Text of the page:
I’m at the point where I’ve found a process that I really enjoy, but I would like feedback on what works and what doesn’t. I was studying under a pretty traditional illustration teacher who used watercolors, and once I decided that I just wasn’t enjoying the process of using watercolors and switched to more print based work, he didn’t seem to know what to do with me and just shrugged off my questions, answering pretty blandly like ‘it’s good’. I found it very unhelpful and pretty discouraging! So I do think it’s really important to find a mentor who works in a similar way that you would like to, or at least one that appreciates and has a taste for the type of work you want to do. I know there are many artists out there who work with the types of media that interest me (oil mono-printing, screen printing, collage), I just need to find some who have put out info that I can learn from and ideally one to give feedback!
@Lee-White Definitely! The shorter mentorship would be easier to commit to, and I bet a student would grow a LOT in that timeframe, based on experience from past live classes. Even the short personal feedback in those helped me build confidence and skill.
daviesdesignated last edited by
Quick question on fox anatomy - is the foreleg/paw meant to bend that way???
Jeremy Ross last edited by
Hi @Lee-White, definitely think that would be an excellent opportunity!
Great podcast! Always full of good info and lots of laughs. I'm with @xin-li in that I feel the SVS instructors are my mentors right now. It would be awesome to have an option to invest in mentorship sometime down the road, though my goals are a scaled back version of a full-blown career.
Braden Hallett last edited by
@Lee-White Yes. Absolutely yes Though I'd be interested to hear what kind of price point you guys would set for that much of your time!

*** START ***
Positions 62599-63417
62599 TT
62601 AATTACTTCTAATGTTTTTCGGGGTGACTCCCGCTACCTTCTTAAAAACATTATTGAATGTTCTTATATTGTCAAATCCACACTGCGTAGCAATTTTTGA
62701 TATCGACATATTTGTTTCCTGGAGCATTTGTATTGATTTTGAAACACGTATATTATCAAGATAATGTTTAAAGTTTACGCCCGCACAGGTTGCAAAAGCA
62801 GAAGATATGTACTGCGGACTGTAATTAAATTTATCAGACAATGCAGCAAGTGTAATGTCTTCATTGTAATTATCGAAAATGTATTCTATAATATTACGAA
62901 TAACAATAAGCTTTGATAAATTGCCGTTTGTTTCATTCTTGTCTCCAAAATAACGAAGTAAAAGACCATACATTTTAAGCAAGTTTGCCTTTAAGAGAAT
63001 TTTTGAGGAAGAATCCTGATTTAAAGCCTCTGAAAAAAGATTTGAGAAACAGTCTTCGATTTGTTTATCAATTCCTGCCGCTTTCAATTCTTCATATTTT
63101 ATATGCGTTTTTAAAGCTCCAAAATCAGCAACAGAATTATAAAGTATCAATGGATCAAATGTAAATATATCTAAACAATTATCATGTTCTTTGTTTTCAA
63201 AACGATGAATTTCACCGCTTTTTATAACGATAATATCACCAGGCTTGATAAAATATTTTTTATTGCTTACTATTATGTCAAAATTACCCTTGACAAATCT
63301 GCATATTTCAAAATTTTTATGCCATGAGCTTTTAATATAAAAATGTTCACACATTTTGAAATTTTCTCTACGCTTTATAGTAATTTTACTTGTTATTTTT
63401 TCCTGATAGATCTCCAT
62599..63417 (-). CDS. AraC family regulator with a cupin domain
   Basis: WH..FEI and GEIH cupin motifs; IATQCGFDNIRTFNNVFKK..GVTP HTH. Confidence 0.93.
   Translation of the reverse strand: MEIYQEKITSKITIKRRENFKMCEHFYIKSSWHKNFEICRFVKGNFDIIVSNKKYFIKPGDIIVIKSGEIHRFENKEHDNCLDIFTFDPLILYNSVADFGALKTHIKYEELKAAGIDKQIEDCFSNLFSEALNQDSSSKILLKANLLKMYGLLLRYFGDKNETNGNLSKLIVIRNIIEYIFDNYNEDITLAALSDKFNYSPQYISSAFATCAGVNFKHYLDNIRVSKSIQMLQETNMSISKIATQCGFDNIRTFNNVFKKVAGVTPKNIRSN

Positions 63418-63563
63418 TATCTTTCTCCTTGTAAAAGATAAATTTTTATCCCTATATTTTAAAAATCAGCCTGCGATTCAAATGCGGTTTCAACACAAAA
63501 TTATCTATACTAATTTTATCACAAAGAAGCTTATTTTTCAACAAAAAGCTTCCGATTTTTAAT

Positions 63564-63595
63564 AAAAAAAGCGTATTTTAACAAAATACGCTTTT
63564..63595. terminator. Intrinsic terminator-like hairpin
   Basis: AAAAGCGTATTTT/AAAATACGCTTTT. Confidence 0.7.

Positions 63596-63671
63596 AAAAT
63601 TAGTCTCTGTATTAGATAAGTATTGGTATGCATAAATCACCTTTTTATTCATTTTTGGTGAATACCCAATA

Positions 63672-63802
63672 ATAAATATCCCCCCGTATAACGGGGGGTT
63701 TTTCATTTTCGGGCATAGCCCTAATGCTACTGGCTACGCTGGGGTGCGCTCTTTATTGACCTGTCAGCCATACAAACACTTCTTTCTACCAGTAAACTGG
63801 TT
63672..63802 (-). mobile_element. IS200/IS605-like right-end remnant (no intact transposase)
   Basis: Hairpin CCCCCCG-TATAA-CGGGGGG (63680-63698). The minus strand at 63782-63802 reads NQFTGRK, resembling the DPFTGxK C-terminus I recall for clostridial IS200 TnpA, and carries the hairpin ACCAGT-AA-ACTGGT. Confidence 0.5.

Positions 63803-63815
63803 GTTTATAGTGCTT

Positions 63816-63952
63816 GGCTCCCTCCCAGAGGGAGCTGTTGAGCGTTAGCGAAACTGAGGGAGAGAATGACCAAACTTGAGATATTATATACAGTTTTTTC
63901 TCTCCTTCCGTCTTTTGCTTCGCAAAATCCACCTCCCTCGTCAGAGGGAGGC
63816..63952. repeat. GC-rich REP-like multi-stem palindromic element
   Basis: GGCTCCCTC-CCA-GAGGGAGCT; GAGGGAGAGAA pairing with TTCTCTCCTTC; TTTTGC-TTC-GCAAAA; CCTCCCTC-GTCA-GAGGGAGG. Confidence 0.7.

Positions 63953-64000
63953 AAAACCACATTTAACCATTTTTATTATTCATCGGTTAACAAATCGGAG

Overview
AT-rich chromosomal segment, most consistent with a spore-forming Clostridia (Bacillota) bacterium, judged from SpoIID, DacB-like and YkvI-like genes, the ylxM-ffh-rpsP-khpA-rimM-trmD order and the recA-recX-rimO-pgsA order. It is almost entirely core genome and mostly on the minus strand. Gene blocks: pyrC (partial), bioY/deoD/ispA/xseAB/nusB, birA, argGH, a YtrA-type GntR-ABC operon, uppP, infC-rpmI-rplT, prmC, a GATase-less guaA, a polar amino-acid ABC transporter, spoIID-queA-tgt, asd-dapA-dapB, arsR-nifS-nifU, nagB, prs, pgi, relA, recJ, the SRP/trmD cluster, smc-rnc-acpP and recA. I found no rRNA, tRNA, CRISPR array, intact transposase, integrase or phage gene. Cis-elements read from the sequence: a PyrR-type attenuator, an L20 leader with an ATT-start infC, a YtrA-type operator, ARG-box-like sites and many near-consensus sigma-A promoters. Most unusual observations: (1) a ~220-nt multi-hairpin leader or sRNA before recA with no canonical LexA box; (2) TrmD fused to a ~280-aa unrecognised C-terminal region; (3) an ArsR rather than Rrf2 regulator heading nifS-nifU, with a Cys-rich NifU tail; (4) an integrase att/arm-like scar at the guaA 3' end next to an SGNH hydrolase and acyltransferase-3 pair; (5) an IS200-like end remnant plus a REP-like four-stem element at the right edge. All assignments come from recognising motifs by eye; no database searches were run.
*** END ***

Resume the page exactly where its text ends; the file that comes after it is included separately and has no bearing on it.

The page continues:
ajillustrates last edited by
@Lee-White Now that's an intriguing possibility.
@Lee-White Yeah I think that would have a lot of value.
I also really like something similar to what @NessIllustration is talking about. I would love to have a sounding board to get pro-level feedback on and also just help brainstorm about some of the next steps in my own career. Sometimes it's a struggle when you just don't know what to do next to keep leveling up and working towards those long term career goals.
Amanda Bancroft last edited by
Once again an excellent podcast! I enjoy learning from these while I draw.
Crazy concept on mentorship that I just enacted this season: has anyone ever approached their customers as mentors? I select 10 past customers and ask them to critique my newest work. Customers are rarely artists themselves, and this limits their visual literacy, but, ultimately I am producing art for a particular market and it's surprising how willing that market is to tell me what they don't like or what they really want. For example I drew a friendly bird and one reviewer said it looked "sinister" - that's some important feedback right there! And it's good to see when everyone loves a piece, or laughs or whatever reaction I was hoping to get! I think some of them appreciate being asked their opinion and are happy when I edit the piece with their suggestions incorporated. Plus then they actually want to buy the piece, sometimes.
Another thing I do, instead of directly emailing THE person I wish were my mentor, or the company I wish I could work for, is to find interviews with them online. My mentor creates tutorials, has been on art podcasts, in magazines, and wrote their own books so I buy those and learn from them. I'm surprised but typically she always has a response online somewhere to all those nagging questions in my head.
Also, twice I have Facebook messaged questions to a couple of would-be mentors, and they both got back to me with short but helpful responses, so if you're looking for something real quick and it's not on their FAQ or books, you never know, that famous artist may reply after all!